For Red Deer resident Rob Goring, the highlights of leading the Red Deer Royals for a decade has left him with an array of happy memories.
His post as director of the acclaimed group officially ended this past August, although in a way, the parting began some time before that.
Goring didn’t actually conduct the band for about a year, allowing current leader Michael Mann to assume that responsibility.
But during those transitional months, Goring, 58, was still part of the organization as overall director.
Now, relishing the freedom of retirement, the long-time educator is ready to move onto new adventures. But it’s clear his involvement with the Royals has left a lasting impact.
“It’s an organization that really changes people’s lives,” he explains. “The testimonials I’ve heard from kids have been just incredible.”
Goring was recently honoured at the Royal’s yearly fall supper and general meeting. It was a special moment and he was also given the opportunity to share a bit with the audience.
“I talked about stewardship – that we all have a responsibility, as members and past members, to promote the band, and support it as best we can. It’s been around for 44 years, so let’s make sure it’s around for 44 more because it’s changing the lives of kids in healthy, positive ways.
“There’s this sense of camaraderie, of being a member of a team and everybody taking ownership of this whole thing,” he said. “They become, by the second or third year, so focused and driven and they take so much ownership of it. It’s incredible in that way.
“They also leave with this sense of belonging, purpose and mission and they develop confidence.”
So much of these qualities flow from the values and the history of the organization itself, he added.
Originally from Bassano, Goring’s family moved to the Crow’s Nest Pass region before settling in Fort Saskatchewan where he attended middle and high school.
He eventually settled on education as a career, with a focus on teaching music.
After graduating, he taught in Edmonton before moving to Red Deer with his wife Bev for a post at Eastview Middle School. He was band teacher there for five years, then principal for two years during which he still taught band as well. Many other teaching and principal positions were to follow at West Park, the Pines and G.H. Dawe schools. His most recent stint was as principal with alternative school programs for six years, following which he retired from public education. For almost all of that time he was also involved as a band director in the community.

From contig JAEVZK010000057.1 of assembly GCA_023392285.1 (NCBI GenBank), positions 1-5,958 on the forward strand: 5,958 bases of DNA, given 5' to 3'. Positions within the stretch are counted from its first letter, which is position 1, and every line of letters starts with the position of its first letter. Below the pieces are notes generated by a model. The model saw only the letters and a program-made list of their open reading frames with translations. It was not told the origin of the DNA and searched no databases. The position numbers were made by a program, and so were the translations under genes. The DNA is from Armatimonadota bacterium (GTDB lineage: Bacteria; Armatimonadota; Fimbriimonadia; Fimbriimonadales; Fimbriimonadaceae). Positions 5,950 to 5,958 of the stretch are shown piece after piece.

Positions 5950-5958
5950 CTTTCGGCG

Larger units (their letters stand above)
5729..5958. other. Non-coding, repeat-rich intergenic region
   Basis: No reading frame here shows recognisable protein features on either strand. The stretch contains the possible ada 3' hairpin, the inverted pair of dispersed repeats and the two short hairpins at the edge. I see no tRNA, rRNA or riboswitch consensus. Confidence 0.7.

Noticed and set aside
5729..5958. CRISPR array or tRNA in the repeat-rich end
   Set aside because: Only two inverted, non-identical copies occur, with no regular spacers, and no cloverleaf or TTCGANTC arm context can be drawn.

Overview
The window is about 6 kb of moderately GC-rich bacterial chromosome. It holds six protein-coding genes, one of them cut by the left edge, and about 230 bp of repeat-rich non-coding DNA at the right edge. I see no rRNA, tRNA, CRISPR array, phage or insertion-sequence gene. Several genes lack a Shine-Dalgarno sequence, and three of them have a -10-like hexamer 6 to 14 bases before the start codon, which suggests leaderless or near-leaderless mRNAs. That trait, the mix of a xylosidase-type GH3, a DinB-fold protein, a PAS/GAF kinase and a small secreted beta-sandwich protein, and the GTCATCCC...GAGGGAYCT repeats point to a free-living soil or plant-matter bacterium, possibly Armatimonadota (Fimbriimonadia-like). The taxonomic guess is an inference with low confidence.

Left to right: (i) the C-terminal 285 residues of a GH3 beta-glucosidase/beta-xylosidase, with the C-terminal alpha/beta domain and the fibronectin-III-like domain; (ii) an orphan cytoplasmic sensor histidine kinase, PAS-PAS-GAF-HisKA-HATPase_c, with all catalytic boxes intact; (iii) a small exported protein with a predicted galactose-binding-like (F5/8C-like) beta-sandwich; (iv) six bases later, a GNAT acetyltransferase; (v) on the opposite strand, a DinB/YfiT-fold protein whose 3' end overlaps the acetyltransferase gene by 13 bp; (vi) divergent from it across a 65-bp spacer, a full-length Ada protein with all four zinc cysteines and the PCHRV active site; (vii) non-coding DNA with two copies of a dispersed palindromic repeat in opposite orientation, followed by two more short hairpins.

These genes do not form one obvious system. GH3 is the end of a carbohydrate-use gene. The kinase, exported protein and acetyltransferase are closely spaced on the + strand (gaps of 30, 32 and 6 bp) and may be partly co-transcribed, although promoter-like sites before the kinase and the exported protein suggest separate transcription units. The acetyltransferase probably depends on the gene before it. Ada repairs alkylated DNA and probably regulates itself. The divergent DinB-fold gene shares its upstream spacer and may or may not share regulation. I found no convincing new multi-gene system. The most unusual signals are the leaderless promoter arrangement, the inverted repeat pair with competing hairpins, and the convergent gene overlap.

As to the Royals, Goring took over as director in 2001 a few months after the sudden death of Keith Mann, who was also Goring’s friend and a major influence on his life.
Goring was approached shortly after Mann’s death about taking the director role with the Royals, and at first he declined because he was pressed for time as it was with his other commitments.
Ultimately, he agreed to lead the band through their summer European tour in 2001.
For Goring, it was absolutely wonderful but he still didn’t see his involvement extending beyond that. But on the bus from the airport back to Red Deer, he agreed to direct the Royals for a year. In time, he was fully onboard.
It’s been a remarkable journey – quite literally.
Under Goring’s tenure, the band has performed in Germany, the Netherlands, Italy, Australia, Ireland and Malaysia. Along the way, they’ve also picked up five world championships, four gold medals and about 500 kids have gone through the band program during that period as well.
Often times during their travels, members would stay with families that didn’t even speak English.
“Music was the common ‘language’ and common interest, so it was tremendous,” explains Goring. “Those were also transformation experiences – times when they started to look at life through a different lens.”
Ultimately, Goring knows he will miss plenty of things related to the Royals. But he moves ahead with a full heart and a strong sense of fulfillment.
“The things I loved – the activity and the amazing performances. Mostly, I loved the kids.
“And one the one hand, 11 years is a long time. There’s a new chapter and we’ve got some other exciting things planned for our lives.
“But on the other hand, there is how much I’m going to miss it. It’s tempered by the satisfaction of where the band has come to. There’s a tremendous sense of satisfaction in having watched the evolution of the band,” he said. “I feel incredibly good, positive and optimistic about the band moving ahead.”